Let’s Draw Arm-Folding Pose
If you have a lot of scenes where you draw people, it’s not weird, but it’s kind of lacking…
It’s not weird, but it’s not enough.
If you can draw a pose with folded arms, you can increase your repertoire of poses for people.
You can also express an air of confidence and thoughtfulness.
It may seem difficult when you start drawing it, but if you follow the pattern, it’s surprisingly easy.
So let’s start drawing!
1. Folded arms in front
First, let’s draw a pose with the arms folded facing forward.
On a new canvas, draw a rough sketch of the person using the pencil brush.
To select the pencil brush, select the brush icon from the tool icons.
(Image: iPad version)
Draw the head and torso, except for the arms, facing forward.
In this case, I chose to compose the upper body only.
Now let’s add the arms to this.
Let’s start with the elbows.
The angle will vary depending on whether the arms are crossed tightly or not, and how meaty the arms are, but I decided to draw them slightly inward this time.
If you are not particular about the angle, you can draw it almost vertical.
Erase the overlapping parts of the torso.
Next, decide which arm you want to be on top.
In this case, we decided to put the left arm on top, so we’ll draw the left arm first.
Draw the right arm toward the inside of the elbow, so that the wrist is folded in.
The point is how to draw the left elbow.
If you draw it as if the lines in the figure are sticking out, the whole arm will have a 3D effect.
Now draw the right forearm towards the inside of the left elbow.
You only need to draw the light blue part if you want it to be more accurate, since it will be ducking underneath!
Now draw the red line so that it sticks out more.
Finally, draw the tip of the right hand.
Draw the tip of the right hand as if it is hooked onto the left arm.
Now that you have a rough draft, you can use a pen to draw the lines.
You can use the wrinkles on the clothes to give it a 3D look, just for reference!
To make the right arm up, simply flip the steps left and right.
2. Diagonal arm fold 1 (left arm up)
In the same way, let’s draw a diagonal arm pose.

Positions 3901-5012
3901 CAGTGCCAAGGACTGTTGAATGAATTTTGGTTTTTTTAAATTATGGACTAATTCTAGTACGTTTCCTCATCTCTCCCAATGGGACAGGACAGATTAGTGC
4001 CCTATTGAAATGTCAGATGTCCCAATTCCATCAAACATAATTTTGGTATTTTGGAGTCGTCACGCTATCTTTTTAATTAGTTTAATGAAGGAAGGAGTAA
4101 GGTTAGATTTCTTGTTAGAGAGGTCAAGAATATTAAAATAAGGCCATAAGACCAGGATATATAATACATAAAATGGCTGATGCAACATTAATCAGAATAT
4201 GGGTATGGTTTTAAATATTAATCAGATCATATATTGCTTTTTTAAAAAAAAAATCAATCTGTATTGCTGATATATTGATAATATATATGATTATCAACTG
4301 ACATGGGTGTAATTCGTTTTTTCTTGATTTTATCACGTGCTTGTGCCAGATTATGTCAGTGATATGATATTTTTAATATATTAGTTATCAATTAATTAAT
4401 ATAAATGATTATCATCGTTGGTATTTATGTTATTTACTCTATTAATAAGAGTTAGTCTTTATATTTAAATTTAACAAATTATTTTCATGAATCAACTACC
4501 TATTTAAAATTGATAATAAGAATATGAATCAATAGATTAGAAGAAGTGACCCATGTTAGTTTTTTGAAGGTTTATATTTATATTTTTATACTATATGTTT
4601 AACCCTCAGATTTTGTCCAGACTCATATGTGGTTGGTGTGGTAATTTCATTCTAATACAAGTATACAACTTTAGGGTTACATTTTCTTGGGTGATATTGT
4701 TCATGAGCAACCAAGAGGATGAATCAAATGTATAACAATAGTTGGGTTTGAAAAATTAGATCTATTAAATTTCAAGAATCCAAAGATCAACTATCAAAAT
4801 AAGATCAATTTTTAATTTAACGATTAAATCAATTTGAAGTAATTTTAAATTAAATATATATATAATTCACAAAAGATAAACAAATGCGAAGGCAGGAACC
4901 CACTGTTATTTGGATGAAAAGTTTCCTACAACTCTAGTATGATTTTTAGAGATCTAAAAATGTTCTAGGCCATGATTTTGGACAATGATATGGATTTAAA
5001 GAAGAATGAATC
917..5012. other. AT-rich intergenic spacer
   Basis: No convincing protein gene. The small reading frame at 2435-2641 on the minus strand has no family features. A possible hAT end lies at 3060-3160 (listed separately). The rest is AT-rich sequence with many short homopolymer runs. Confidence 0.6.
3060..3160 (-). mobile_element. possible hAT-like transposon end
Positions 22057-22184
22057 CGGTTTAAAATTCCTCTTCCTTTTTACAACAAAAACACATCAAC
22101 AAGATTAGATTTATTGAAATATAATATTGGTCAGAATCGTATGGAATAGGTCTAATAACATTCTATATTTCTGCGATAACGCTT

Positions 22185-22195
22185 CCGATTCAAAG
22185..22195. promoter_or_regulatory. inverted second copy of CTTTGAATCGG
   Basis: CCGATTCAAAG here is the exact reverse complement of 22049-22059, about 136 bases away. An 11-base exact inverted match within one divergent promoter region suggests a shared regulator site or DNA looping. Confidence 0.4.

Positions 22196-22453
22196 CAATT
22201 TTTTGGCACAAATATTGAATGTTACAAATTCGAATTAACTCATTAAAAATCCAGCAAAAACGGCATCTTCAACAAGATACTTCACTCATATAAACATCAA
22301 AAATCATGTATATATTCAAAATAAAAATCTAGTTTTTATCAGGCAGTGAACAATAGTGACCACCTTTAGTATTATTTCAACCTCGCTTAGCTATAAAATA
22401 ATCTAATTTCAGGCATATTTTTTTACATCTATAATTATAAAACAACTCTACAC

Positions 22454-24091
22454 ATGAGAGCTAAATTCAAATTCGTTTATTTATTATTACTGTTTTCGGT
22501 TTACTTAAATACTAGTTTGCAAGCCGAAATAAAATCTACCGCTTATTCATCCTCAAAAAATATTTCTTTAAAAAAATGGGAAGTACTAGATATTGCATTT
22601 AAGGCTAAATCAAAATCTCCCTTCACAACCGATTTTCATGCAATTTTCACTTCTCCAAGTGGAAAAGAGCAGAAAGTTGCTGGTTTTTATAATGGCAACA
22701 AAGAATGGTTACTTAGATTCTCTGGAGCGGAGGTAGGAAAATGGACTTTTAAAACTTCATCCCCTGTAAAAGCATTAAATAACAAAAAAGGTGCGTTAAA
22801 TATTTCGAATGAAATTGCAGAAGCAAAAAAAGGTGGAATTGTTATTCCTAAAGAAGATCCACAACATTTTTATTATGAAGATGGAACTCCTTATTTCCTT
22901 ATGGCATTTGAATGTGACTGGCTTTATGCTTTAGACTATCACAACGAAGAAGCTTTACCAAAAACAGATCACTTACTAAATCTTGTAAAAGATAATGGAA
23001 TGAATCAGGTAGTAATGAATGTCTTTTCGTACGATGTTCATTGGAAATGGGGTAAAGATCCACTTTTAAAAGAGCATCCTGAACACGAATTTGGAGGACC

First, draft the head and torso on a new canvas.
Next, draw both arms up to the elbows, but you can’t cross your arms if they are tight against your body.
If they are too close to the body, you cannot cross your arms.
Now, again, continue drafting so that the left arm is on top.
It’s almost the same as the front, but with a slight curve in the figure.
The viewer’s eye will notice the roundness of the right arm.
After that, draw the right forearm and wrist, erase the unnecessary parts, and you are done.
The tips of the hands should be facing the back of the hand rather than the front.
Pay attention to the wrinkles in the clothes here too when you are penning.
3. Diagonal arm fold 2 (right arm up)
In landscape orientation, when changing the upper arm, it is not possible to draw it in reverse.
It is the same up to the point where you draw the body and upper arm.
Now draw the right forearm first.
This time, draw it so that the red line in the diagram pops out, so that the position of the arm is clear.
The tip of the hand will be hidden by the left arm, so just draw the back of the hand in a circle!
Now do the same thing, duck the left forearm from underneath, draw the tip of the hand, and erase the unwanted part.
In this case, you can’t see the back of the hand, only the fingertips, so be careful about that.
4. Let’s draw more realistically
What did you think?
Posing with arms folded may have been easier than you think.
You can make it even more realistic by looking at actual photos and studying how to draw the clothes!
Please try to use it in various scenes.
(Text and pictures by Hiroshi Takeuchi)
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